Things I'm leery of when looking for a new box (they're pretty much all 64-bit now, hard to find a 32-bit) is the RAM (8G minimum, 16G better).

The things I think about are manufacturer. I like Dell -- I don't have problems with them and they last for years. I order direct from Dell and get the box configured the way I want it.

I don't want terabyte drives -- with all the crap I've done for decades I have never, ever gotten anywhere close to even 500G. I want reliability (my servers are never turned off except when the power goes out and the UPS battery goes flat or I have to add some hardware (like a Blue-ray burner). I have had bad experience with disk drives (I keep spares on the shelf) and I just don't trust that a terabyte drive is going to last. Just me, been burned over the years.

I don't want fancy-schmancy graphic cards. I'm perfectly happy with stock Intel graphics, don't want to deal with proprietary driver software (been there, did that, didn't like it very much). I don't play games on computers (well, Spider solitaire when I'm bored or waiting for something). I have a new HP 23xi IPS LED monitor, sharp as at tack, shows Blue-ray movies just fine with the Intel graphics.

With the exception of two Dell Dimension 8400s, that date from 2005, everything is 64-bit. The Dimensions are headless data base servers, one MySQL/MariaDB, the other PostgreSQL. They have 4G RAM, they sit in a closet mumbling to themselves and, other than a bad capacitor in one them (a new motherboard was $60), no problems.

Would I buy another 32-bitter? Nope. Those Dimension fail, they'll get replaced with 64-bit (with, like, 16G RAM and probably a quad core processor). They're not pig-dogs, but they are slow compared to everything else.

The machine I'm working on is a Dell Optiplex 780. Dual core, 8G, 250G drive. Does everything I ask of it (a lot of geographic projections and analysis along with everyday reading, writing and arithmetic). No problems, it's quick, it's clean and it works. On this box I have Win7 in VirtualBox, no problems there... well, it is Windows and it blows, but it works when I have to hold my nose and boot it.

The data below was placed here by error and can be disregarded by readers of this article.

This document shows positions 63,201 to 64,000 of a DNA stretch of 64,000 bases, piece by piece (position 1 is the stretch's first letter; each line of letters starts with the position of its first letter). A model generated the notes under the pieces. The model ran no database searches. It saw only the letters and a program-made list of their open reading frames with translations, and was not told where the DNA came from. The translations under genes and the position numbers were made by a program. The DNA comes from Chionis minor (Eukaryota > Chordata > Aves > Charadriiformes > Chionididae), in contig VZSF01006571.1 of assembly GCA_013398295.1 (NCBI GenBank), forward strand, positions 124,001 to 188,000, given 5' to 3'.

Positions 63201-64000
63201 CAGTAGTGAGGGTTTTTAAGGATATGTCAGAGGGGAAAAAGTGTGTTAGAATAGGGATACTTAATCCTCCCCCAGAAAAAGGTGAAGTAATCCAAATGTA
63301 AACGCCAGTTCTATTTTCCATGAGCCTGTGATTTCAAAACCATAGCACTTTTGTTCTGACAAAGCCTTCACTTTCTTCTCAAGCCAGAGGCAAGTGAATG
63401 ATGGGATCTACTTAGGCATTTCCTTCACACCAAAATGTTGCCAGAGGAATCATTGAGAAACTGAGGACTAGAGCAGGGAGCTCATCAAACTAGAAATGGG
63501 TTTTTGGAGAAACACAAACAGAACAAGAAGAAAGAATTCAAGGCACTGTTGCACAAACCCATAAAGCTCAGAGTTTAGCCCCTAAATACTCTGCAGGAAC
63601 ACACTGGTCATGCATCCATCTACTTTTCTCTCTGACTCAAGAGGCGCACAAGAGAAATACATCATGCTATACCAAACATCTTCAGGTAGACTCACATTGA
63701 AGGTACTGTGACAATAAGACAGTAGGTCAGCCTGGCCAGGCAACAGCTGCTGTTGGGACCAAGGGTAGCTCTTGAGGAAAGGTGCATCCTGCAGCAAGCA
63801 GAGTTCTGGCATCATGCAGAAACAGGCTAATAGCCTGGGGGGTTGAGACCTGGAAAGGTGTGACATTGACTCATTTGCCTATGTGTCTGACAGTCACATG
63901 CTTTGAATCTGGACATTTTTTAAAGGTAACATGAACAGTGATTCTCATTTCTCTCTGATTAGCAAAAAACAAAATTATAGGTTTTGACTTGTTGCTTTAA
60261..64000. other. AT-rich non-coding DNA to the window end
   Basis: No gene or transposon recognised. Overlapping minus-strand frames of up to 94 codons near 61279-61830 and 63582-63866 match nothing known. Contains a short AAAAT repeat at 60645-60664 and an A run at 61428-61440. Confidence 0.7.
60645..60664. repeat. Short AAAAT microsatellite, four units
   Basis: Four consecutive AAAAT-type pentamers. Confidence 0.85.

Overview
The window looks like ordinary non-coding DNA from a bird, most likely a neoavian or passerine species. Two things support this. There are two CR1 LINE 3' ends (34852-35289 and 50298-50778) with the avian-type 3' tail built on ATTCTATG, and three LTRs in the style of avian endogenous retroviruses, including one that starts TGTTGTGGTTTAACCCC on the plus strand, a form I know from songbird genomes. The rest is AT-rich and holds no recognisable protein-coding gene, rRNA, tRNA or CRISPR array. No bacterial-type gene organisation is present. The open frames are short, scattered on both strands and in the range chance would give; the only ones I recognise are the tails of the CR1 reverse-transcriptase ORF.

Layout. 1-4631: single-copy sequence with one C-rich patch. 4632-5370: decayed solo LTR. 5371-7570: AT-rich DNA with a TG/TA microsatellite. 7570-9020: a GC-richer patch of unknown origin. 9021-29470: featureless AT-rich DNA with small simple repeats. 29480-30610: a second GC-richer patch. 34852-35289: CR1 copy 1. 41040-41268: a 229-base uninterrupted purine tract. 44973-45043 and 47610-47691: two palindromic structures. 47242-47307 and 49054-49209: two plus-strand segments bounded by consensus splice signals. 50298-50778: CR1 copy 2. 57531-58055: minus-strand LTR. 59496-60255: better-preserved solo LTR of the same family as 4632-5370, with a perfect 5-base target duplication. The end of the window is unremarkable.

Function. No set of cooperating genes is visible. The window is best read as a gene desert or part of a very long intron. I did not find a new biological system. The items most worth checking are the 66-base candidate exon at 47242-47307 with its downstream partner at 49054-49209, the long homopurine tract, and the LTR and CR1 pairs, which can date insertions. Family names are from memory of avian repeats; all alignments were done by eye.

I have not bothered with multilib, I've just accepted that there are applications that are 32-bit and probably won't be upgraded to 64-bit (like Adobe Reader). Okular is not Adobe Reader but it works, good enough.

I don't ever fiddle with the kernel, I don't fine-tune anything. I install patches as they become available. I value stability above, pretty much, all else. Slackware has been the only Linux distribution I have ever used (a couple of brief, real brief, forays into the world of *buntu for about a day in VirtualBox). I can't find any reason to use anything else. When I buy and install for a customer, it's Dell, Samsung or HP LED monitor, Zero keyboard, HP printer, Linksys router, APC UPS. Enough processor and RAM to do what needs doing (Intel Xeon quad core and 8- to 16G RAM), one or more 500G drives.

And Slackware -- I don't like phone calls at 0300.

I used to be impressed, during a wasted youth, with the bells and whistles -- I'd rather have a Jeep than a Ferrari.

But, back the basic question, if you've got a client that has a reasonable 32-bit platform, install Slackware on it and let it live out its life. When it dies, replace it with a 64-bit box and everybody's happy.

Hope this helps some.

hitest 04-25-2014 09:21 AM

Yes. A 64 bit install does use a bit more RAM than a 32 bit install of Slackware. If the box can support it I would go 64 bit unless you need specific software(multilib).

metaschima 04-25-2014 12:22 PM

My rule of thumb is always install 64-bit unless the machine is 32-bit or unless you need and cannot run it via multilib or find and replace a 32-bit only program. So, in almost all cases 64-bit is the way to go.

jtsn 04-25-2014 12:58 PM

Quote:

Originally Posted by Woodsman (Post 5158784)
I am looking for general hardware guidelines, rules of thumb, or a decision flow chart when to install 32-bit or 64-bit operating systems.

Rule of thumb for Linux on x86: Below 896 MB RAM you go with 32 bit, above 896 MB you go with a 64 bit kernel, above 2048 MB you go with a 64 bit userland and multilib.

Woodsman 04-25-2014 01:13 PM

Hmm. Nothing definite yet offered here. :)

At one end of the spectrum is a 32-bit CPU: no choice at all, just install a 32-bit OS. At the other end of the spectrum is a 64-bit CPU with 4GB or more RAM: install a 64-bit OS. In between is a gray area.

I am not concerned about things like PAE. I am concerned with how the user will respond to the newly installed system. I need to support people with a wide variety of hardware. Thus I want to provide myself some guidelines. I get only one chance to make a first impression.

Many people buy systems with 1 or 2GB of RAM with a 32-bit OS pre-installed. They survive happily because they never push the hardware. They surf the web and check email and little more.